Labor Controversy: Facing MJ
Would you want to matchup against MJ?
by Nicole Powell / @NKP14
There is a right way and wrong way to do things, well… some things. Like how an omelet needs eggs—or egg whites, or an egg substitute. The recipe calls for some sort of egg. On the other hand, something like the NBA labor dispute and the question of a right compromise is met with two contrasting answers by the owners and players’ union.
Both parties have presented a united front but reports have circulated that each are facing dissenting opinions within their own group. There’s only one man with a role in this lockout spectacle who has experience as a player and majority owner—Michael Jordan. Surely a man with the benefit of having walked in the shoes of both parties can empathize with the dilemma each faces in this ensuing dogfight. He should know what is fair for everyone and be able to define a proper compromise, right?
That doesn’t seem to be the case. A man who on the surface has the credentials for being the perfect mediator is set squarely on the side of owners. In addition to the standard ideological differences between workers and employers who plague this standoff, the majority of owners are Caucasian and the majority of players are African-American. Assessing the best interest for all involved in this dispute would be a perspective that draws upon theories of moral and social welfare. Should Jordan have an obligation to improve the standing of players, most of whom are black, and their stake in NBA revenues? Or is it futile, even wrong, to consider attaching motives to him, let alone anyone, beyond the structure of capitalism that governs our nation’s economy?
We could also view Jordan’s situation through the lens of the American dream, in which a former laborer through hard work and perseverance rises to become the boss. Having worked his way through the system, earned his title and status, he is continuing onward in the “right” track of success, using his wealth to accumulate more wealth. To be fair, MJ carries the same imperious competitiveness into the boardroom that made him the greatest baller on the planet; and is acting in accordance with the ideals of our capitalist society and within context of his ownership position. In fact, the case of his ownership loyalty could be constituted as nothing more than an example of business savvy behavior. Negotiating is an art, and the those who are successful realize that conceding more than is necessary is a poor business model.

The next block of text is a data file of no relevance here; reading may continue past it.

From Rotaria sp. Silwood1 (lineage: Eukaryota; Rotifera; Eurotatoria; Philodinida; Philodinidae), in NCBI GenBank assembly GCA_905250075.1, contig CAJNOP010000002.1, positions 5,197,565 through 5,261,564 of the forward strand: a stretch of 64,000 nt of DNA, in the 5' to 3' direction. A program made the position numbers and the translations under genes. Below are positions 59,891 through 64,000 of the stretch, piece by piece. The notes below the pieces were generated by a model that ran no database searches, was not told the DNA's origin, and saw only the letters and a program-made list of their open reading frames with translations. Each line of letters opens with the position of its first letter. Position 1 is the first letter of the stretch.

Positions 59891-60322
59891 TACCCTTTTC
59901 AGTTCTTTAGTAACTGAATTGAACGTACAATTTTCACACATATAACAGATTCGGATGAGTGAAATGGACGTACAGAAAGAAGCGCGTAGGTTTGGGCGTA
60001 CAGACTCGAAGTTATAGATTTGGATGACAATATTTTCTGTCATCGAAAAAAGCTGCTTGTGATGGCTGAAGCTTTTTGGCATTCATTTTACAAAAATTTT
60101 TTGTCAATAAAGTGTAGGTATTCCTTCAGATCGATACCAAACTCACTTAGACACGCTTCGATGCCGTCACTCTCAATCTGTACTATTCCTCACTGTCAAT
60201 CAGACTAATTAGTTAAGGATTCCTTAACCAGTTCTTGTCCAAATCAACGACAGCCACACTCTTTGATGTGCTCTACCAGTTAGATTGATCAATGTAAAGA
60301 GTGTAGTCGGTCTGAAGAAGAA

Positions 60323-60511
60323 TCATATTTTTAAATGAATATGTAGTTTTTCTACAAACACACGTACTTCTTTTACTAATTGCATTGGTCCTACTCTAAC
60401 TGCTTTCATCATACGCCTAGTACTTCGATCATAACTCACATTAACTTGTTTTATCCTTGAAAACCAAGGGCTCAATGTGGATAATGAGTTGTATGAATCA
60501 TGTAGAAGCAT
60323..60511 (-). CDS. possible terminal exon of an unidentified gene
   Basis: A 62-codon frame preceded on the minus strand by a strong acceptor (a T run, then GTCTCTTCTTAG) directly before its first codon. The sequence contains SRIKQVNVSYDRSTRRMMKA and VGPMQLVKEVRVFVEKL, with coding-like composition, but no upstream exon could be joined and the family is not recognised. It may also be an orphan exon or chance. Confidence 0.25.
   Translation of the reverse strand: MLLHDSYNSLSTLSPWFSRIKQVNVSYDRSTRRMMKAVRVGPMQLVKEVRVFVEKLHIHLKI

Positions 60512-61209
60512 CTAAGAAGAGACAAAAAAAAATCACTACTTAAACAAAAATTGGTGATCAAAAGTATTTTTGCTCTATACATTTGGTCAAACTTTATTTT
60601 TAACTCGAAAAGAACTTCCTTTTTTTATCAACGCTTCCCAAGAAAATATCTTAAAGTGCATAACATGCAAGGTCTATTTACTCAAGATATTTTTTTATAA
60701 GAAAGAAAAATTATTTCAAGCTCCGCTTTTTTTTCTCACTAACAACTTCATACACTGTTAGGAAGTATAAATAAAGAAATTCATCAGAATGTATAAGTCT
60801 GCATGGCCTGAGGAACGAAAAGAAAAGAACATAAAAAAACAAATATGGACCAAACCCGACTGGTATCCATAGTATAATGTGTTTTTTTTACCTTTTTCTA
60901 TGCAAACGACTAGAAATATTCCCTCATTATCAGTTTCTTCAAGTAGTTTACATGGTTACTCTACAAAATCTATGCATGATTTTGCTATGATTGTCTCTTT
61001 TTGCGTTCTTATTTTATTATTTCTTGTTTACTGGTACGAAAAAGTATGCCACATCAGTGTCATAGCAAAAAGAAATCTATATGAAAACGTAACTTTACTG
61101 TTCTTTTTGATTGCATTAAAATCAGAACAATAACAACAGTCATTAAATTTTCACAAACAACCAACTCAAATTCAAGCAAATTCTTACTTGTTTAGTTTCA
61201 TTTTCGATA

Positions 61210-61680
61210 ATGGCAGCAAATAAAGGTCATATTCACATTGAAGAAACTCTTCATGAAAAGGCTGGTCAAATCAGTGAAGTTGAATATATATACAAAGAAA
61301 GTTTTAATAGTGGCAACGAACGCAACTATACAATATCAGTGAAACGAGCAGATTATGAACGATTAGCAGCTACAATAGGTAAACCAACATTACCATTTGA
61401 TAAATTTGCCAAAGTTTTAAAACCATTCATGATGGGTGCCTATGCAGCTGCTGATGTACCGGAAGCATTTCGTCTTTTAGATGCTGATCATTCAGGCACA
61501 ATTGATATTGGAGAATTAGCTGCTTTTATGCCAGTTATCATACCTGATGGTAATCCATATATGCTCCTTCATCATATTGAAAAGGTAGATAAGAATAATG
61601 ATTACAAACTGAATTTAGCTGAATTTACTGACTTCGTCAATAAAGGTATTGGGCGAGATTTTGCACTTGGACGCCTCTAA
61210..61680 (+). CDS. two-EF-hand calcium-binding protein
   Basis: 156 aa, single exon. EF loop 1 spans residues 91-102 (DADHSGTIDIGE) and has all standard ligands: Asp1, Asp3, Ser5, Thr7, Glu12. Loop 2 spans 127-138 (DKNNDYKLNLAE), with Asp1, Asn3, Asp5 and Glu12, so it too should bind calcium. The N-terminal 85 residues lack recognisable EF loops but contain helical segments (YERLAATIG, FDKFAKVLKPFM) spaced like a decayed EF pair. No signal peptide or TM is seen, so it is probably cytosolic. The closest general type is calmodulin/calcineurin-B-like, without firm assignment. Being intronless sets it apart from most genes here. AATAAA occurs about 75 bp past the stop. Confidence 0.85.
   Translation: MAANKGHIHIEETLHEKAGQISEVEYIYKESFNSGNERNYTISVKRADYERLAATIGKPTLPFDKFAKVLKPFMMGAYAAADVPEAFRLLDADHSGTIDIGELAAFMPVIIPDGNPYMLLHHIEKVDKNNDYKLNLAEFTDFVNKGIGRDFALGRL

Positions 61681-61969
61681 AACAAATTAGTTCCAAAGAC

To cite this latest labor contest as a struggle between haves and have-nots would be a gross aggrandizement. This is after all a modern, complex labor dispute, not feudalism. Jordan’s posture only serves to highlight the undertones in the debate of the distribution of wealth in this ongoing saga. Indeed it’s difficult not to perceive slight parallels in the timely breakup of both the players’ union and the Occupy Wall Street protests at Zuccotti Park. The demands are not the same—not even close—and the protest is of an entirely different nature, but both groups are set in the role of underdog, fighting for power against the Establishment in their relative spheres.
In the basketball world, Jordan is now a part of the Establishment. Perhaps his actions are speaking to the “right thing” in light of his particular circumstances and given the same opportunity, you, I or Derrick Fisher would stick to a hard line and fight for a majority share at all costs too. “Do whatever it takes to win all you can” nearly sums up the economic model of capitalism. And for someone who has built an entire brand on winning—whose initials have become synonymous with victory—it’s hard to imagine him not getting his way.
Billy Hunter is probably the only person who wishes Jordan made good on his threat of another comeback in his 2009 Hall of Fame acceptance speech. He may have exchanged his uniform for a suit, but the game is still the same. Would you want to matchup against MJ?